Perhaps the most widely discussed water issue that has caused the most consternation and confusion involves wetlands. On June 8, 2007, EPA and the Army Corps of Engineers issued joint guidance to reconcile divergent jurisdictional tests set forth by the U.S. Supreme Court in Rapanos v. United States, 126 S. Ct. 2208 (2006).
In Rapanos, the issue was whether wetlands that empty into traditional navigable waterways through ditches or manmade drains could be regulated. The case was an opportunity to clarify CWA’s reach and the Corps’ permitting authority. That opportunity was squandered when the Supreme Court made its decision. If the wetland is relatively permanent standing or continuously flowing or adjacent to such water, it is a water of the United States, according to the jurisdictional rule laid out by the plurality opinion written by Justice Scalia. That opinion prompted the joint guidance.
The nexus standard
Disagreeing with Justice Scalia, Justice Kennedy wrote that the Corps had to decide on a case-by-case basis if a significant nexus exists between the wetlands in question and the navigable waters the CWA was meant to protect. The joint guidance, under the circumstances, was welcome. However, the guidance, while attempting to meld the plurality opinion of the Supreme Court with the divergent view set out in the opinion by Justice Kennedy, is difficult to apply. Thus, the Corps put together an instructional manual to provide further guidance, but the process still is not easy to apply and far from clear.
To create even more confusion, courts have split on their interpretations after Rapanos. The First Circuit Court of Appeals and the District Court in Florida have followed the plurality approach and attempted to mesh the divergent view articulated by Justice Kennedy in the decision. (United States v, Johnson, 467 F.3d 56 [1st Cir. 2006]). Other circuit courts have adopted the Justice Kennedy approach alone.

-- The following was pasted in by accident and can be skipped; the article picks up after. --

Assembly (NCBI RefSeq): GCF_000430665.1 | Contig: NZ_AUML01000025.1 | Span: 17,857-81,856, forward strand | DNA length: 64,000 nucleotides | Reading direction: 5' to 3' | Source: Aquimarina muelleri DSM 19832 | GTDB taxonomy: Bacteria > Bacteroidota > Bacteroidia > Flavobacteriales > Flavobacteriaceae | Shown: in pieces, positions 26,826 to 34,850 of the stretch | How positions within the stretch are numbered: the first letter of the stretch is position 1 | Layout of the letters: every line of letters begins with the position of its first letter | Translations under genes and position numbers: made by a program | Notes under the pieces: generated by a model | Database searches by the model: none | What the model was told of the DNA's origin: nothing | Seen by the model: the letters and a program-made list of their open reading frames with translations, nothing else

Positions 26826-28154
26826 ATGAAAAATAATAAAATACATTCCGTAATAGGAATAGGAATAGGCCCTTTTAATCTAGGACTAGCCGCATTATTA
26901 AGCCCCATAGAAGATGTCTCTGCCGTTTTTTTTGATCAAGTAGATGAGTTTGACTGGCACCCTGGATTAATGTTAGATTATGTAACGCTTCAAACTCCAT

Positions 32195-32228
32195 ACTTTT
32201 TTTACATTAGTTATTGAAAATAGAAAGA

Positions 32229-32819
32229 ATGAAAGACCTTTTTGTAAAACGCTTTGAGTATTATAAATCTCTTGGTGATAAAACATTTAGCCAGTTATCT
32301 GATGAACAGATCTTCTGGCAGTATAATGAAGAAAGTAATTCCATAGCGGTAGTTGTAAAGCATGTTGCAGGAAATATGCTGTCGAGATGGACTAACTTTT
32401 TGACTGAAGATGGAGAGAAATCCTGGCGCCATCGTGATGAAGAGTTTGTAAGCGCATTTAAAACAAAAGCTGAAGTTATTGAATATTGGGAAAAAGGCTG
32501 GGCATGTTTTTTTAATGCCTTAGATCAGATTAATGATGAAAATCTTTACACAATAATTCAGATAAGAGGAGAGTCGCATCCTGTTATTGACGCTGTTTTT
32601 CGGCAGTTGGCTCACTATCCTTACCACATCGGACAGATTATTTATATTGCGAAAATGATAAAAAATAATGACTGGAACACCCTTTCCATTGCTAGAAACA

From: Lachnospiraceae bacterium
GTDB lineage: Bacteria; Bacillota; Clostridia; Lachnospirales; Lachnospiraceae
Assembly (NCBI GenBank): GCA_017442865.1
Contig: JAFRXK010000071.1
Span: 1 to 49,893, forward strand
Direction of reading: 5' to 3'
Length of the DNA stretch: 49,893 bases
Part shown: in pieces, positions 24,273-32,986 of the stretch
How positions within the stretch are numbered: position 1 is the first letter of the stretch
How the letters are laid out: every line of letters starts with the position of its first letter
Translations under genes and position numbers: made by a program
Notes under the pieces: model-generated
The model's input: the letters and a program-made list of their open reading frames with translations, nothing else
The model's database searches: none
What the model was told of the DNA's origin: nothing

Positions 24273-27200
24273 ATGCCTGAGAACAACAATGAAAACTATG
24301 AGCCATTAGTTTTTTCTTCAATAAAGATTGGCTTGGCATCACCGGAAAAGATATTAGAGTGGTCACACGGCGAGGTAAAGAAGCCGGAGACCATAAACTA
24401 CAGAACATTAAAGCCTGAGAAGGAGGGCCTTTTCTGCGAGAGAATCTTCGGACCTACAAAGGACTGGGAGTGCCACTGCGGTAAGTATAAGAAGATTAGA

One can expect more confusion from courts and continuing difficulty determining any type of bright-line test to define CWA Section 404 jurisdiction. Moreover, Congress has tried to pass "The Clean Water Restoration Act" to expand CWA’s jurisdiction. While the intent seems to be to expand federal jurisdiction and avoid litigation over jurisdiction, the bill has the potential to substantially expand litigation and jurisdiction of the act.
Another development that has seen an EPA position challenged and is far from over is the regulation of ballast discharge, or discharges incidental to the normal operation of a vessel. EPA’s former rule exempted these types of discharges from NPDES permit requirements (33 C.F.R. Section 122.3[a]). In 2006, this exemption rule was overturned, and the issue still is being litigated.
In Michigan this year, state lawmakers passed their own ballast regulations. A challenge in U.S. District Court has largely been resolved in favor of the state’s regulations in August, 2007. This is a first-of-its-kind state environmental law that requires vessels operating in state waters to obtain ballast discharge permits. It also requires vessels that will discharge ballast water to use control technology to prevent the introduction of non-invasive species into state waters. These ballast regulations are on appeal before the Sixth Circuit Court of Appeals. The preemption, commerce clause, and due process arguments before that court may have wide implications throughout the Great Lakes and in other states as they attempt to protect their water resources.